Mrs George who was speaking in support of the application stated that she lived a few minutes’ walk from the premises and had lived there for the last 10 years, she lived among students and next to a student block. She stated that the Applicants were very reliable and a responsible couple who were valued members in the community. The Deli was a place for the whole community for young and old who mix at the Deli, it was a comfortable place which she visited with her friends, it was not rowdy but a gentle relaxed place to sit down and have a cup of tea. She had attended some of the acoustic evenings that was full of older people that were not averse to a glass of wine with their pizza. She had never heard of any problems, or anything negative that had arisen. It was a trouble-free well-kept establishment, and she believed the four licensing objectives would not be affected against. She believed that the offer of alcohol to accompany food would be tightly managed by mature staff and her local observation was that students were not around at the times, and she did not imagine that the alcohol on offer would be the cheapest. She wished to support the premises as it was a nice place to meet friends and worried in these times of economic crisis that not allowing them the ability to add to what they can offer might cause the business to fail. The owners had shown themselves to be very open and receptive and lived near to the premises with young children. She believed that should there be any problems they could talk to them, and they would respond and act upon it.


Ms Taylor speaking in support of the application stated that she had lived in Finney Terrace since the late 1980’s. Since moving into her property there had been a serious of developments accompanied by the usual objections or support for the project or building. She stated that it was difficult for both sides today as it was speculation, and it was difficult to say what would happen. Since she had lived in Finney Terrace none of the objections had been realised or resulted in trouble and if there were any issues, people know where to go to sort it amicably. She commented that she worked in Public Health in the Drug and Alcohol Action Team and was well aware of the problems that drugs, and alcohol could cause, and she did not see any of these issues being associated with the way the Deli was run. She stated that she had not noticed any issues from the TENs, and she could not imagine any of the issues that they were frightened of happening when customers leave the Deli. It was a changing city, and the Deli could be a good example of how to drink responsibly.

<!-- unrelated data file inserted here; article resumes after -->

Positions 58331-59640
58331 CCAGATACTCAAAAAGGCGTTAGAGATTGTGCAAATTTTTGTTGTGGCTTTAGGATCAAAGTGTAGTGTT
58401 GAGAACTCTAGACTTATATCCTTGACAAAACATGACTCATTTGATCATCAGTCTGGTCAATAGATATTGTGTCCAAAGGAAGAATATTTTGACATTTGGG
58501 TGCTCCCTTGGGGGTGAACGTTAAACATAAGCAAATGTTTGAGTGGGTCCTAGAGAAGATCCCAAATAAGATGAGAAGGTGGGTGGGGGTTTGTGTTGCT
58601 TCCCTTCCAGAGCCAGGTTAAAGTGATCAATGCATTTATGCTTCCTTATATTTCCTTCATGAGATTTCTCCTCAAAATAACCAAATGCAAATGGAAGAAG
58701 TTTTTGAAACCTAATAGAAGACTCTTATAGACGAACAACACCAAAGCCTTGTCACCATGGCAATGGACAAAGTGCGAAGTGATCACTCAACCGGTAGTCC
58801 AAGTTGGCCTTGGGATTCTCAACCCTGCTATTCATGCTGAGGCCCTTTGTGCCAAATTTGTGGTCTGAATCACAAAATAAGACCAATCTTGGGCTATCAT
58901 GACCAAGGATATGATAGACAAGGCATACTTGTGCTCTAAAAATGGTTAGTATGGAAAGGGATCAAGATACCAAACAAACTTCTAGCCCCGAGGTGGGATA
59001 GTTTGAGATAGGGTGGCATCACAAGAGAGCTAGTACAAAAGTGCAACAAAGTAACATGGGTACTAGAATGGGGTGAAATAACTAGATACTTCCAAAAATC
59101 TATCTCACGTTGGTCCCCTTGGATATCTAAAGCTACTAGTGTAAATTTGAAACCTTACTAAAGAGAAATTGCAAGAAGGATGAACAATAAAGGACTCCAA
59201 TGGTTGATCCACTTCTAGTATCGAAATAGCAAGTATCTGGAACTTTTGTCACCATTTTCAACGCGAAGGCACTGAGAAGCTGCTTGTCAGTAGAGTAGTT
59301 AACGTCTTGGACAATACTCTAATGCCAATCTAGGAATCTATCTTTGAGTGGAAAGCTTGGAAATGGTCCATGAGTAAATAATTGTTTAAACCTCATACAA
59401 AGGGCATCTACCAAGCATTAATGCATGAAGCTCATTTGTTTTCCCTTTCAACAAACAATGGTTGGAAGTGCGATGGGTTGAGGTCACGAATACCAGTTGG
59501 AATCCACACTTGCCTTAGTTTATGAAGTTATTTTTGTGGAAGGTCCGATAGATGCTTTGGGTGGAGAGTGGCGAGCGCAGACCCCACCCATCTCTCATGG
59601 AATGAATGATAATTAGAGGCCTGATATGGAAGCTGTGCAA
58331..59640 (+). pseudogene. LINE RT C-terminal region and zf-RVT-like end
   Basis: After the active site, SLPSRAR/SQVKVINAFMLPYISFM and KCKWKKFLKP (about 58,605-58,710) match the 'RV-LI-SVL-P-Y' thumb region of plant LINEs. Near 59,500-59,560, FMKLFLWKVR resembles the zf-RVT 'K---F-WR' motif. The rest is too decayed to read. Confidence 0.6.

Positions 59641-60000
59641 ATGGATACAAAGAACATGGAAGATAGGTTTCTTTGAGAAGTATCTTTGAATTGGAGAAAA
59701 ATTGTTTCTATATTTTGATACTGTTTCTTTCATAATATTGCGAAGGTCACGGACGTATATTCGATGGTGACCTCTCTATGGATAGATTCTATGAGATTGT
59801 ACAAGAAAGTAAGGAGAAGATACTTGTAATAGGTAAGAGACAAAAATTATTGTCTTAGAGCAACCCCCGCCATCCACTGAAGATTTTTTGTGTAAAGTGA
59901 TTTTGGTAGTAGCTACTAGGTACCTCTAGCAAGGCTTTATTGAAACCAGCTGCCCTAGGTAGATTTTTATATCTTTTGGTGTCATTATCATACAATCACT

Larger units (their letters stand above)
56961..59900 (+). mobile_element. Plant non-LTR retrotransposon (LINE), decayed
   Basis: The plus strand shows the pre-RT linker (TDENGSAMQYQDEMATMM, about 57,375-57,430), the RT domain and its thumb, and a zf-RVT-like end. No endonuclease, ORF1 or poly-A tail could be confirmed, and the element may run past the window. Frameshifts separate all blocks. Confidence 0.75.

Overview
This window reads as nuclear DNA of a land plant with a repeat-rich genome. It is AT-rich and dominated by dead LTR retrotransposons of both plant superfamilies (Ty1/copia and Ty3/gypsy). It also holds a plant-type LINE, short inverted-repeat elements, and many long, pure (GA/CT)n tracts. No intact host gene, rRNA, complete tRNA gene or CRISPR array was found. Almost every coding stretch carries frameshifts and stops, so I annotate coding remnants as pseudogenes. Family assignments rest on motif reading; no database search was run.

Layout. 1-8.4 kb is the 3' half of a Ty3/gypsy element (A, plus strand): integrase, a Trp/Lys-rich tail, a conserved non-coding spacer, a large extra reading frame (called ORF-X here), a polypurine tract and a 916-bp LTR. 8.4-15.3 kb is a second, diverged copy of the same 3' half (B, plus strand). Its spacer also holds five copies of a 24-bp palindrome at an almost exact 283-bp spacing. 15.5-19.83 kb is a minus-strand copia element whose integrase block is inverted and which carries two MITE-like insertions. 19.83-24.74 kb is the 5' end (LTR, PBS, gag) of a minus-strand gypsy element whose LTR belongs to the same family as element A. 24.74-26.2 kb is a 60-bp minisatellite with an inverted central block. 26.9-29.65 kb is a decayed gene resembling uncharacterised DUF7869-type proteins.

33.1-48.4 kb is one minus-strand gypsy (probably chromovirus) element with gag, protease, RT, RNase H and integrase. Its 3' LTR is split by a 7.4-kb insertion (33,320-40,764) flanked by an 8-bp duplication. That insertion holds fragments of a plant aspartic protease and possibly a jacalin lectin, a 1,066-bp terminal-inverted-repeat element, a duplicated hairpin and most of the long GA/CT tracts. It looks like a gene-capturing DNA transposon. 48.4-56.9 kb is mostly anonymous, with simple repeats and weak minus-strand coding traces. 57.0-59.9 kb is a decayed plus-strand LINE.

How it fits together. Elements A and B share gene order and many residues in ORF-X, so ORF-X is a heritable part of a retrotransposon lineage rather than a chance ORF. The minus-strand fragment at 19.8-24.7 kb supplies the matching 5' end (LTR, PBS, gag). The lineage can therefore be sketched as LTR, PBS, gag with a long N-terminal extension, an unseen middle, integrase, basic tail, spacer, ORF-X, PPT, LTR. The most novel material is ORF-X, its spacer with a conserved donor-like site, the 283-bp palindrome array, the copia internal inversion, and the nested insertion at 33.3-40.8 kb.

Mr Newton commented that the notice on the Deli for the premises application stated that the business was to operate as a café, bakery and pizzeria with a café and bakery during the day and pizzeria and bar on the evenings and asked for clarification from the Applicant if the premises was a pizzeria and bar or a deli.


Mr Foster confirmed that during the day the premises would operate as a bakery and a café that also served pizzas during the day and a copy of the menu had been circulated with the papers. On an evening as they do on a Friday currently, they would operate more with pizzas, this would not be every night but would give them some flexibility, alcohol was something that added to the offering and presently people could bring their own alcohol but if they could sell alcohol this would give a greater degree of control.


In response to a question from Councillor Waldock, the Applicant stated that they would be offering lagers, local brews with a price point of £4-£6. Bottles of wine would range from £20 upwards; it was not the type of alcohol that would be drunk excessively but would be a high-quality product to go with high quality food and they would not expect people to be getting drunk.


The Chair asked the Applicant to expand on the Noise Management Plan.


The Applicant stated that they were asked to produce a Noise Management Plan specifically for the rear garden that they had completed and implemented and included regular checks in the garden, a complaint book which was currently empty as no complaints had been raised. The outdoor area was not noisy was just people chatting and there was plenty of shrubbery around to absorb any noise.


In Summing up, the Licensing Team Leader reminded Members of the options open to them that had been outlined.